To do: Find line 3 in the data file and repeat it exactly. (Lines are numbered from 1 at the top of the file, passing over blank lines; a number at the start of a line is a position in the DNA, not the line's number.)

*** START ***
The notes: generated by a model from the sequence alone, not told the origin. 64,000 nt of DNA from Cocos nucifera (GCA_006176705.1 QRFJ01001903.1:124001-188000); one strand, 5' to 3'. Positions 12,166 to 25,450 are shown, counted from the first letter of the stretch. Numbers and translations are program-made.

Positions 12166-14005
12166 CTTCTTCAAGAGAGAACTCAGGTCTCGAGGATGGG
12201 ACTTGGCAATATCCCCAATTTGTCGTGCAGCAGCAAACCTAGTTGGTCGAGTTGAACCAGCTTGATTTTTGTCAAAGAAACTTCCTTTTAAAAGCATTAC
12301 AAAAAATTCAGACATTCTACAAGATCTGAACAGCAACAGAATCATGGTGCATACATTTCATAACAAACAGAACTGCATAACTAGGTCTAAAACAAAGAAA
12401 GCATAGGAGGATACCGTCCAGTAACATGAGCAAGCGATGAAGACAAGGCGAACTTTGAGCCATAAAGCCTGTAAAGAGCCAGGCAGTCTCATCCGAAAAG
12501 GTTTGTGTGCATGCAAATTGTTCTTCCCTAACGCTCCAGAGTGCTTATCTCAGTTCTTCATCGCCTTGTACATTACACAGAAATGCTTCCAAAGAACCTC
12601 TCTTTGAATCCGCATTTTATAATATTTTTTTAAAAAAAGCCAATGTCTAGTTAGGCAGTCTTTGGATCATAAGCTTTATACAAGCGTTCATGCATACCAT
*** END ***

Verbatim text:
12166 CTTCTTCAAGAGAGAACTCAGGTCTCGAGGATGGG